Interview with Public Fellow Maya Zaynetdinova on Interning with Direct Relief

Interview with Public Fellow Maya Zaynetdinova on Interning with Direct Relief

November 9, 2020

Maya Zaynetdinova is a doctoral student and scholar-activist in the Department of Global Studies. Her research focuses on civil society activism, technologies of advocacy and movement leadership. As an IHC Public Humanities Graduate Fellow, Zaynetdinova recently completed an internship with Direct Relief.

What drew you to the Communications Fellow internship with Direct Relief?

The main factors that drew me to the internship are my passion and deep respect for nonprofits and, specifically, the amazing work Direct Relief is doing to provide humanitarian and disaster relief worldwide. The position also presented a great opportunity to grow as an effective communicator and writer while making a difference in the community and around the world. The status of Direct Relief as one of the biggest philanthropic organizations in the United States was yet another reason to apply.

What did you learn from the internship?

The Communication Fellow position provided me with a rich learning experience that helped foster both hard and soft skills. My main task was developing a bi-monthly digital newsletter highlighting Direct Relief’s response to the COVID-19 pandemic. I had to learn how to use Mailchimp’s templates and design features, how to organize photos and even how to use HTML coding to regulate text margins. The organization operates on the Microsoft suite, which I was unfamiliar with, as UCSB runs on Google software. So, I had to figure out how to use Microsoft Teams instead of Zoom and Outlook Mail and Calendar instead of Gmail, which significantly enhanced my technical skills. The internship also taught me some crucial soft skills, such as effective team communication in the reality of remote work, the coordination of busy schedules and the prioritization of tasks, as well as concise and public-oriented writing.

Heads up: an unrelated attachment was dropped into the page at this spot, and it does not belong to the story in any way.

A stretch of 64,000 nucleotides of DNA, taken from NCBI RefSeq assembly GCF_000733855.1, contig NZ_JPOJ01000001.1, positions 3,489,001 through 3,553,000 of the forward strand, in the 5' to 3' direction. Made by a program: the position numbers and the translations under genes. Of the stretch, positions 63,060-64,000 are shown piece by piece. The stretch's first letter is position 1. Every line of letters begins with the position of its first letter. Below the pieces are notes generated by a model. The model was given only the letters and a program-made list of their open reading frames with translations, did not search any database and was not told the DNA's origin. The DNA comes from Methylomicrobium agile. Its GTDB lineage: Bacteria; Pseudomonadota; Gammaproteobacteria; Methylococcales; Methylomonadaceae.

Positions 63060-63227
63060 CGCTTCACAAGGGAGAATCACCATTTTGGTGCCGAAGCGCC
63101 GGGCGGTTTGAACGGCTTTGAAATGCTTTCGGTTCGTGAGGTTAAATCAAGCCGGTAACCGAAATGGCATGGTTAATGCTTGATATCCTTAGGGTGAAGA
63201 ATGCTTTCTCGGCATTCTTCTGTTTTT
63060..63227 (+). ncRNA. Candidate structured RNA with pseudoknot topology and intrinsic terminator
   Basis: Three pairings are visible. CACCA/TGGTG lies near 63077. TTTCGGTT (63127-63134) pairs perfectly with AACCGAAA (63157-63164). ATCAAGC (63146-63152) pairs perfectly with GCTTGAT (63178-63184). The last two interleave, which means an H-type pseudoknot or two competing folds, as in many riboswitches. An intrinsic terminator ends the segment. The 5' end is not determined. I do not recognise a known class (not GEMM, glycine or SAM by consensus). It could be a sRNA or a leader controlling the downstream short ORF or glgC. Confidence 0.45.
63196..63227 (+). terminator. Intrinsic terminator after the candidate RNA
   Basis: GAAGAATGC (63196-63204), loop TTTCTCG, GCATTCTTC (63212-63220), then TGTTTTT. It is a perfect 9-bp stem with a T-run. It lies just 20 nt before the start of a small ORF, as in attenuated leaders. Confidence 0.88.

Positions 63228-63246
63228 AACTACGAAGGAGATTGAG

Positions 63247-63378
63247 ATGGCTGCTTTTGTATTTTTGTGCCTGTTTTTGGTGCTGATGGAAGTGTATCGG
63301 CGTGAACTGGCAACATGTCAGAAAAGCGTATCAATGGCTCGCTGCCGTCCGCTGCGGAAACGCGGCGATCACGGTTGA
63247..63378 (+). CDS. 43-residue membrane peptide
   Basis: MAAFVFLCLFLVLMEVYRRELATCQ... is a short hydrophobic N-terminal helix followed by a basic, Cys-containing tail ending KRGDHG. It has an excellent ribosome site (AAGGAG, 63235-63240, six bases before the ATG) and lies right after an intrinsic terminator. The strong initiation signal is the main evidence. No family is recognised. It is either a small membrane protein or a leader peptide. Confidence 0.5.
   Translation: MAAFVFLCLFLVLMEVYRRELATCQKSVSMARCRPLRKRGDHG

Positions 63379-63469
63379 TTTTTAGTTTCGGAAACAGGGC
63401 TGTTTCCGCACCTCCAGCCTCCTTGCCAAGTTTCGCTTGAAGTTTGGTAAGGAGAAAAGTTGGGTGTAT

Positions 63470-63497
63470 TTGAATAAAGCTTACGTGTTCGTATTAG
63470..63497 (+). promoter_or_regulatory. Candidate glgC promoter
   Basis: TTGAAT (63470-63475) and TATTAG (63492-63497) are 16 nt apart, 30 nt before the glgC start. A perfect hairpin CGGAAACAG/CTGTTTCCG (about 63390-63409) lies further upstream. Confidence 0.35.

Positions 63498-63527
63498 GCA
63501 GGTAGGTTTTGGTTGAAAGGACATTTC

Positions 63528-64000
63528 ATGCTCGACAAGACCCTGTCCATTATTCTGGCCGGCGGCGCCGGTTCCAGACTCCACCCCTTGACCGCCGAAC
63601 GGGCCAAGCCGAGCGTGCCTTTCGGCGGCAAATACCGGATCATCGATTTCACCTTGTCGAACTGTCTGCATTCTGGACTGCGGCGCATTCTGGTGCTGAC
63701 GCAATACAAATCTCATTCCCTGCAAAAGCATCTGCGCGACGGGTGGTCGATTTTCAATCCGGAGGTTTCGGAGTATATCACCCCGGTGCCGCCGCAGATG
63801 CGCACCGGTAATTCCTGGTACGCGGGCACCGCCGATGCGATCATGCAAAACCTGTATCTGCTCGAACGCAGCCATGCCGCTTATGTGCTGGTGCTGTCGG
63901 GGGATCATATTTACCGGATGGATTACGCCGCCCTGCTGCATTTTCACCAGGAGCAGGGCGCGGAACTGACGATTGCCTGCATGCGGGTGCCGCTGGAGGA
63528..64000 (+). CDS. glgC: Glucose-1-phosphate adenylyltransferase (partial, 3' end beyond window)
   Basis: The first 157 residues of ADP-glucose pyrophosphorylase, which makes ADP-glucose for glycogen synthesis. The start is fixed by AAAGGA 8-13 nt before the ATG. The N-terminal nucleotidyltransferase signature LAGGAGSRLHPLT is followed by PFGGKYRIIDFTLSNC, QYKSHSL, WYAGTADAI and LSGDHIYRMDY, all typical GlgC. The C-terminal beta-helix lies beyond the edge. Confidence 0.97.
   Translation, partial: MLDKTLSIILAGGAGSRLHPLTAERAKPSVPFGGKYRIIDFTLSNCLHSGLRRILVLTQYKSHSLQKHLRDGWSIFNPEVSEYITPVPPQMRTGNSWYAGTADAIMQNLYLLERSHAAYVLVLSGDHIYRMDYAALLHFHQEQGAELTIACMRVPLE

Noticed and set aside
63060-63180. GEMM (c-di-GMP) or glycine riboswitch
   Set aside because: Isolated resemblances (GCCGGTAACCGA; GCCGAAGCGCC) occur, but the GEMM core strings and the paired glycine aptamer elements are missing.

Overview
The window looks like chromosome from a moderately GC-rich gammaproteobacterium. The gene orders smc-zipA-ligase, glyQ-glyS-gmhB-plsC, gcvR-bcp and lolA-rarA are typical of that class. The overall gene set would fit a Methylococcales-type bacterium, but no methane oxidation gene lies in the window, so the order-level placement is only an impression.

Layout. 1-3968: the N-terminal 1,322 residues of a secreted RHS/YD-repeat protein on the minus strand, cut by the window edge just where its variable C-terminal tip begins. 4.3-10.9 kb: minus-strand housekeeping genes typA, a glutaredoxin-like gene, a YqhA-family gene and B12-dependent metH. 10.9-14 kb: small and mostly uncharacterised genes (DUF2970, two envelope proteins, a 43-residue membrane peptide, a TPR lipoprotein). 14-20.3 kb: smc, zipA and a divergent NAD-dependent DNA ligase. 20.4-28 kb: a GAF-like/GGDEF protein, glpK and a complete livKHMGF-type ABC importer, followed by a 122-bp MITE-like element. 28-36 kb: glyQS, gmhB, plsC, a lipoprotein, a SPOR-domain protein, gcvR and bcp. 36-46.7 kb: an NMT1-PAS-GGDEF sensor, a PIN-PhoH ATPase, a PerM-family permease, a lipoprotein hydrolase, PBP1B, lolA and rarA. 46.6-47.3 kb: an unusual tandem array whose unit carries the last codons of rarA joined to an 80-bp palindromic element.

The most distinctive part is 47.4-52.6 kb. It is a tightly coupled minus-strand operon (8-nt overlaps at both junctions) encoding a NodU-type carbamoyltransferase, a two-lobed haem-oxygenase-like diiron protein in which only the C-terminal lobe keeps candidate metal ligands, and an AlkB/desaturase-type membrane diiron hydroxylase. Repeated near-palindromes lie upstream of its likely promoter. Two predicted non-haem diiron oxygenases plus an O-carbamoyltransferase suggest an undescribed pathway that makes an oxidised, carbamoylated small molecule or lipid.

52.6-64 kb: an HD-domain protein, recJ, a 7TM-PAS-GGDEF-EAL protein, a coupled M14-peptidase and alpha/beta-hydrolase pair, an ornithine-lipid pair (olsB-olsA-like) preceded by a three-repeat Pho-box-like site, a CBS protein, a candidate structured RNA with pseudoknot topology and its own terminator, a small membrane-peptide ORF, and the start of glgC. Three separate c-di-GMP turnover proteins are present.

What was the most surprising or exciting part of this work for you? 

The most surprising aspect of the internship was a sudden shift of focus to the COVID-19 pandemic. Since Direct Relief deals with medical supplies, the organization faced unprecedented challenges of increased demand for PPE while having to continue to response to ‘regular’ emergencies, such as wildfires. I was also surprised by the amount of work that goes into each newsletter – from initial edits by my supervisor and suggestions by the web designer to revisions by the head of communications and coordination with other departments. The most exciting part of the position was the people on the communications team, with whom I had the pleasure and honor to work. The dedication of Direct Relief’s staff to the mission of the organization is truly inspiring.

How did your academic training serve you while doing the internship?

The skillset that comes with being a graduate student is valuable in any work setting. My training in doing research and ability to synthesize large amounts of information, find key arguments and use critical thinking helped me a lot in finding the relevant material for drafting newsletters. Moreover, the ability to stick to deadlines and divide a large task into smaller parts helped me to keep up with the fast-paced work environment.

How did this experience impact your work as a graduate student?   

The fellowship at Direct Relief was very impactful as it taught me effective virtual communication that is crucial in 2020 and inspired me to look for opportunities outside of academia, especially nonprofits. I also learned to adapt to unexpected circumstances and find joy in working remotely for a good cause.

Click here to learn more about the IHC Public Humanities Graduate Fellows Program.